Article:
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PTSD Affects The Brains Of Teen Boys And Girls Differently

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Highly stressful situations affect the brains of young girls and boys in different ways, research from Stanford University School of Medicine suggests.

The insula – the part of the brain associated with emotions and empathy – turned out to be smaller in girls who had suffered trauma, but larger than usual in boys who had similarly disturbing experiences, the BBC reports.

The researchers say this could be the reason why girls are more likely than boys to develop post-traumatic stress disorder or PTSD. Furthermore, the study’s findings theorize that boys and girls could exhibit opposite behaviors after going through a distressing event, so they should be treated in different ways as a result.

The research team found that the insula in girls who develop PTSD may be ageing faster than normal. The insular cortex, which processes feelings such as pain, is a complex system deep within the brain that forms many connections. It is also responsible for reading and interpreting cues from other parts of the body.

To get their results, the researchers scanned the brains of 59 participants between the ages of nine and 17. One group made up of 14 girls and 16 boys had all experienced at least one instance of severe stress or trauma. A second group of 15 girls and 14 boys had not suffered the same.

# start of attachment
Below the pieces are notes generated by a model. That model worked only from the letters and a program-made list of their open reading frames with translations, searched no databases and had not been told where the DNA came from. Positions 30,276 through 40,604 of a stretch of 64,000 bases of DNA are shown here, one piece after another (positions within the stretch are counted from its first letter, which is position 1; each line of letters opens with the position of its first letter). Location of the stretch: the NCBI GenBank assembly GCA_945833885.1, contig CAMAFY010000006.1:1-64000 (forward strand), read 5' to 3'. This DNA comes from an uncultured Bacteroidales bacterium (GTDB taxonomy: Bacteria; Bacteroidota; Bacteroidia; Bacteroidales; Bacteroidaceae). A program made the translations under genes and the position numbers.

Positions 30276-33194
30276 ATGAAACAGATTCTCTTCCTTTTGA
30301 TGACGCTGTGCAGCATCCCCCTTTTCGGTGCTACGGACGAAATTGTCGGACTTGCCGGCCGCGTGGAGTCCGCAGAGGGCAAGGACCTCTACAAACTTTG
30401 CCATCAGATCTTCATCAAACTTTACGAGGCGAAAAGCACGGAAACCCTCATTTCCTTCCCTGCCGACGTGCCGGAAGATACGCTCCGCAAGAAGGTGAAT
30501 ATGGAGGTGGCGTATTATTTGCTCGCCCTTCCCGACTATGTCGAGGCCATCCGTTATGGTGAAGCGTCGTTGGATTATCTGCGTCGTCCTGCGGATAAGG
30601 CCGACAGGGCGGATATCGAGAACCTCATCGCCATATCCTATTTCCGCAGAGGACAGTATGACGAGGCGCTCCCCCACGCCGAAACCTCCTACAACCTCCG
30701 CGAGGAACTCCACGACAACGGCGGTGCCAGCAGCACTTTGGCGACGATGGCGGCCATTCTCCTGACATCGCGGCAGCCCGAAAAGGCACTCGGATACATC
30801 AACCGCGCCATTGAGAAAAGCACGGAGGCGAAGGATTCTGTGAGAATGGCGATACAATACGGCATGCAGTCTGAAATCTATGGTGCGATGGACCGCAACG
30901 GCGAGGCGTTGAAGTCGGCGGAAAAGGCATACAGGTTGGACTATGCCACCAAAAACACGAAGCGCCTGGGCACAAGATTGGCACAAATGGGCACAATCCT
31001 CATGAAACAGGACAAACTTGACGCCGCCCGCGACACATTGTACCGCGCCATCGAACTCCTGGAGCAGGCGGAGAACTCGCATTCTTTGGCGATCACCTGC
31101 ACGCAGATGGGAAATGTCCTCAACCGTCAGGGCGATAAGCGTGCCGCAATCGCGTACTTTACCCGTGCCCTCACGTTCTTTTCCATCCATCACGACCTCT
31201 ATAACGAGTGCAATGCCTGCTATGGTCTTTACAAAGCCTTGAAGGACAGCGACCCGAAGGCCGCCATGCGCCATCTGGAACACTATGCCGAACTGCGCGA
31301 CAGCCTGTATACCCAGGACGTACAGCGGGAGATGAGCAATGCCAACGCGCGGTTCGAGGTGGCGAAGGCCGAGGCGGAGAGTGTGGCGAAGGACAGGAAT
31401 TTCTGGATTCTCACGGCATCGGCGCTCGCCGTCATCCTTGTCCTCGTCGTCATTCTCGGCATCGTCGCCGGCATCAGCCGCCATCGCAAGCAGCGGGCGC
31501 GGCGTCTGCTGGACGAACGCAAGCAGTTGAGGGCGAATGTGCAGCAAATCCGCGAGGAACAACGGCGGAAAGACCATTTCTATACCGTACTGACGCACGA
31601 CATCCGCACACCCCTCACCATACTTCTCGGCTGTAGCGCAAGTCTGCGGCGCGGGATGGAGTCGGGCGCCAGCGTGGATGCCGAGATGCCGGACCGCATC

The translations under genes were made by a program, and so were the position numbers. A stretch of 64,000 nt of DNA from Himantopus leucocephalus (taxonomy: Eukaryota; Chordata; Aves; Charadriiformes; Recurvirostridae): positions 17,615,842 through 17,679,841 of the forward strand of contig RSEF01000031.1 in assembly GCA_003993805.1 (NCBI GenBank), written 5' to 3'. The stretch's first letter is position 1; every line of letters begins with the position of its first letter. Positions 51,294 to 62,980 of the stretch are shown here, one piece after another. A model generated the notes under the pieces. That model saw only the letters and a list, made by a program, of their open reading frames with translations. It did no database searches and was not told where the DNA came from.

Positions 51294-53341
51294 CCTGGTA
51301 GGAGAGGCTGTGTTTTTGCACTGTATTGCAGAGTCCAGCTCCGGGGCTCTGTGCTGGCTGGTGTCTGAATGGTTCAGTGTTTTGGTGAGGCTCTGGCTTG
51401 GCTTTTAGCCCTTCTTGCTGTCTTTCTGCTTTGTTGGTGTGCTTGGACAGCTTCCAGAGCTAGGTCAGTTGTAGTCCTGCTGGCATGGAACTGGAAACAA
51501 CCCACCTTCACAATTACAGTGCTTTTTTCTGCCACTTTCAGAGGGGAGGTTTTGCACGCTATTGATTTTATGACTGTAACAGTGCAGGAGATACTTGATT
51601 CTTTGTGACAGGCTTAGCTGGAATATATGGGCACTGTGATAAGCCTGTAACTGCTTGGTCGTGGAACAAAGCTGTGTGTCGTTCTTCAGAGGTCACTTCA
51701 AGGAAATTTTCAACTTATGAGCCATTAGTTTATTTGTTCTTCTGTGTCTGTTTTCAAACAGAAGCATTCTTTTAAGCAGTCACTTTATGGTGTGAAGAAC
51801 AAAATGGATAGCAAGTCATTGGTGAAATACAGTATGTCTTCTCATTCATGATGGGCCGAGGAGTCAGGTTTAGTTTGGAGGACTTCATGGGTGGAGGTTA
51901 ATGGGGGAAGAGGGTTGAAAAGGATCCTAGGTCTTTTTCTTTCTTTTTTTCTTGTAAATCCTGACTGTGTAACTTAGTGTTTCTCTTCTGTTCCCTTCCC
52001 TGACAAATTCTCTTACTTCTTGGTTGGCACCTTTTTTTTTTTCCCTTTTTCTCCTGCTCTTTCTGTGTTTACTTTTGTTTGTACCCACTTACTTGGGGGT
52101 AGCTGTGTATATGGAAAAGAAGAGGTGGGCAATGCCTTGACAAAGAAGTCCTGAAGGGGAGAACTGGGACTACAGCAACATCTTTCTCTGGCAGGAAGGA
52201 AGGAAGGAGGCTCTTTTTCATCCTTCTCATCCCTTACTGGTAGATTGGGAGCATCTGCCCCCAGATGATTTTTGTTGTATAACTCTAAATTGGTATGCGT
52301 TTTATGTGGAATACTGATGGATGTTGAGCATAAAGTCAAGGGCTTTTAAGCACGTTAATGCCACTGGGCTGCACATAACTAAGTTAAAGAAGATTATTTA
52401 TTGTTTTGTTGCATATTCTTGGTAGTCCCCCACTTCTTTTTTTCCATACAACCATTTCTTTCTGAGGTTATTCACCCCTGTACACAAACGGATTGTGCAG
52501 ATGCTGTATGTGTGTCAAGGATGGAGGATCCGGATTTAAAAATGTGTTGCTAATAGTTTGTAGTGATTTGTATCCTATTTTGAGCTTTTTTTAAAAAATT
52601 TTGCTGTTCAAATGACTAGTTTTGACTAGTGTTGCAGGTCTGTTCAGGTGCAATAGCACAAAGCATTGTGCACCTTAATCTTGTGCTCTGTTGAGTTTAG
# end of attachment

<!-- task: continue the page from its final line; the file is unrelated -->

In the first group, the brains scans showed evidence that the anterior circular sulcus – a part of the insula – had a different size and volume compared to the non-trauma group. The researchers concluded that the change was brought about by exposure to chronic stress, and that the insula plays a pivotal role in PTSD.

Dr. Megan Klabunde, lead author on the study, says it is important to look at all aspects of person’s reaction to trauma, including physical and emotional responses. “It is important that people who work with traumatised youth consider the sex differences,” she says.

Our findings suggest it is possible that boys and girls could exhibit different trauma symptoms and that they might benefit from different approaches to treatment.

Klabunde adds that there have been previous studies “suggesting that high levels of stress could contribute to early puberty in girls.”

The team intends to proceed with more research on the subject, including looking at other parts of the brain linked to the insula to see if they might have undergone similar changes.

The study was published in Depression and Anxiety.

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